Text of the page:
The cervix develops from the paramesonephric (müllerian) ducts in the sixth week of embryologic development. The midline fusion and subsequent canalization of the 2 müllerian ducts give rise to the uterine corpus, cervix, and upper vagina (Fig. 40–1). Müllerian duct anomalies result from nondevelopment, defective lateral or vertical fusion, or resorption failure. The most common type of müllerian fusion defect is a lateral fusion defect in which the resulting defective organs can be either symmetrical or asymmetrical and can be obstructed or unobstructed. These fusion defects result from failure of fusion of the müllerian ducts, failure of formation of 1 müllerian duct, or absorption of the intervening septum. Defective resorption of the tissue between the fused müllerian ducts results in a uterine septum that can be partial or extend to the full length to the cervix. The most common lateral fusion defect is a septum. Vertical fusion refers to the fusion of the müllerian ducts with the urogenital sinus. The absence of müllerian development results in agenesis of the cervix and uterus. A double cervix is frequently associated with a longitudinal vaginal septum and is an example of lack of fusion. A single hemicervix or septate cervix composed of single muscular septum that can be an extension of a lower uterine segment or vaginal septum is seen with resorption failure. Approximately 20–30% of women with müllerian duct anomalies also have urinary tract abnormalities, a finding that warrants urinary tract imaging. Women with müllerian duct anomalies have normal ovaries and develop normal secondary sex characteristics.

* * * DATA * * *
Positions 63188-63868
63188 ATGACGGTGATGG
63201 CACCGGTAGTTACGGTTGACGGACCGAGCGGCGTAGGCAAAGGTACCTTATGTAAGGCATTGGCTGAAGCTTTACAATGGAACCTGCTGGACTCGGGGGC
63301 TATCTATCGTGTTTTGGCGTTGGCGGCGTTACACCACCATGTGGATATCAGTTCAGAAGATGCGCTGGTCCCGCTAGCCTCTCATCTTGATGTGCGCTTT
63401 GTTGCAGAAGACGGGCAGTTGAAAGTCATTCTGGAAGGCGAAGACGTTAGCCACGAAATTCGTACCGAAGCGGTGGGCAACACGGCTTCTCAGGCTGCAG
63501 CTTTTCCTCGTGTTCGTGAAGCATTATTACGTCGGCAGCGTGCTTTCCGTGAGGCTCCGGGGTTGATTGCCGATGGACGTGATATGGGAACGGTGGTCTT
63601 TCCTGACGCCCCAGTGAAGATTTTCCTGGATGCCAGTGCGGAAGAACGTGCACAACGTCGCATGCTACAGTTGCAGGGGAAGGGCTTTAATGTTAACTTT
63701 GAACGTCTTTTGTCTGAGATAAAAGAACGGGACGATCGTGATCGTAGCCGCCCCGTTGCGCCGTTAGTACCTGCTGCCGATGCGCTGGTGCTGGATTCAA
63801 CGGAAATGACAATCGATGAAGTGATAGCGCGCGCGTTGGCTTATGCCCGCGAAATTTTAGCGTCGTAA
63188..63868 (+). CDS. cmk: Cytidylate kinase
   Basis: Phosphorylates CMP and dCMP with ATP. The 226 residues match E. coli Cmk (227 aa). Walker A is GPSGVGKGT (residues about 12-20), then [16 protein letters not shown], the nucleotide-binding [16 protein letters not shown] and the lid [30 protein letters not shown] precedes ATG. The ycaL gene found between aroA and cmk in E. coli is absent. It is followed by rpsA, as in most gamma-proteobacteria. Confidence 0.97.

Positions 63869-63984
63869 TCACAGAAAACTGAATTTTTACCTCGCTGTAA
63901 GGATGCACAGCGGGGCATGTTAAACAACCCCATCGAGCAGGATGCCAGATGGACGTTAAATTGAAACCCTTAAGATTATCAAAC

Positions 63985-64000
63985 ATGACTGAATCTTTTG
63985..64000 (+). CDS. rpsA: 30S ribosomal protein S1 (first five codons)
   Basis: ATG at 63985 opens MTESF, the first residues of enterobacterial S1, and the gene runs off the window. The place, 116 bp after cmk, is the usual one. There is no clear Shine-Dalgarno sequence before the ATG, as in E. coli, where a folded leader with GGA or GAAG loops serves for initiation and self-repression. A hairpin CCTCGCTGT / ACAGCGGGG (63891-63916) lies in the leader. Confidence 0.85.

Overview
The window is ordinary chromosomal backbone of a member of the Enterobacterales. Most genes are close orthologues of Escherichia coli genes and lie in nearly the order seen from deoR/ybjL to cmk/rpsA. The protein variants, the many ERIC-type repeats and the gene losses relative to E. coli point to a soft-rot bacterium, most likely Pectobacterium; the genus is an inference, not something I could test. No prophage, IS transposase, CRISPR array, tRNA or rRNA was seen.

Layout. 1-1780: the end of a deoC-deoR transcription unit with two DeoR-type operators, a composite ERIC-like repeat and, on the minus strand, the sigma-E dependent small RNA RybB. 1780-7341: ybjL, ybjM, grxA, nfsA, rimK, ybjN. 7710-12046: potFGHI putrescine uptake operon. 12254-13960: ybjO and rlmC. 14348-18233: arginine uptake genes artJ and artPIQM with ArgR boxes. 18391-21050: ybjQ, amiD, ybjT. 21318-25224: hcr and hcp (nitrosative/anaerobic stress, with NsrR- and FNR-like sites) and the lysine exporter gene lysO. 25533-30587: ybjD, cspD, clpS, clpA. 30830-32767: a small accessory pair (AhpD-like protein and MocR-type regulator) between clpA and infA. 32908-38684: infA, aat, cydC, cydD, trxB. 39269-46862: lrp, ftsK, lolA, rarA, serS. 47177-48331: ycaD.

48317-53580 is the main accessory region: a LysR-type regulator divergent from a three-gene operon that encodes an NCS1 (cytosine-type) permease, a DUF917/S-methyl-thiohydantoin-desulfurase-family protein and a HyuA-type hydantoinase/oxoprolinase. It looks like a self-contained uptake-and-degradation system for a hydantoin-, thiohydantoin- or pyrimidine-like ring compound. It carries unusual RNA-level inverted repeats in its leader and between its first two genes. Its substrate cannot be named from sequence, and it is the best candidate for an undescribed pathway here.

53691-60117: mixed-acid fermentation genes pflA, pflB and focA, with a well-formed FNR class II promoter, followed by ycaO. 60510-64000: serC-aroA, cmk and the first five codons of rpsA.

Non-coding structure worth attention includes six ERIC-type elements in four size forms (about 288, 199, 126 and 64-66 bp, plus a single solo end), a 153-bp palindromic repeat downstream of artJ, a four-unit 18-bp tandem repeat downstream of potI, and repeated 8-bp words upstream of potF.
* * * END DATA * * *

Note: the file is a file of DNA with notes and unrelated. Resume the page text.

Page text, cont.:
Fusion of müllerian ducts to form cervix and corpus uteri.
Isolated cervical agenesis is rare, but cases of an absent uterine cervix with a normal uterine corpus and normal vagina have been reported. These cases presumably result from either failure of müllerian duct canalization or abnormal epithelial proliferation after canalization. More common is absence of the cervix combined with absence of the uterine corpus and upper vagina, known as müllerian agenesis or Mayer-Rokitansky-Kuster-Hauser syndrome, which occurs in approximately 1 in 4000 female births. Because most of the vagina is derived from müllerian ducts, the vagina may be shortened in müllerian agenesis. Female offspring of women with müllerian agenesis have been studied to identify a possible genetic contribution to this disorder. Because no offspring with müllerian agenesis have been reported, this disorder is assumed to result from a polygenic multifactorial inheritance pattern.
Cervical agenesis with a normal functioning uterine corpus must be differentiated from müllerian agenesis (Figs. 40–2 and 40–3). In the former, menstrual blood may accumulate within the uterus or result in retrograde flow and development of endometriosis. Thus cervical agenesis is usually diagnosed at menarche when patients present with primary amenorrhea and cyclic abdominopelvic pain. Suppression of menstruation with continuous combined estrogen/progesterone pills may improve the pain-related complaints. ...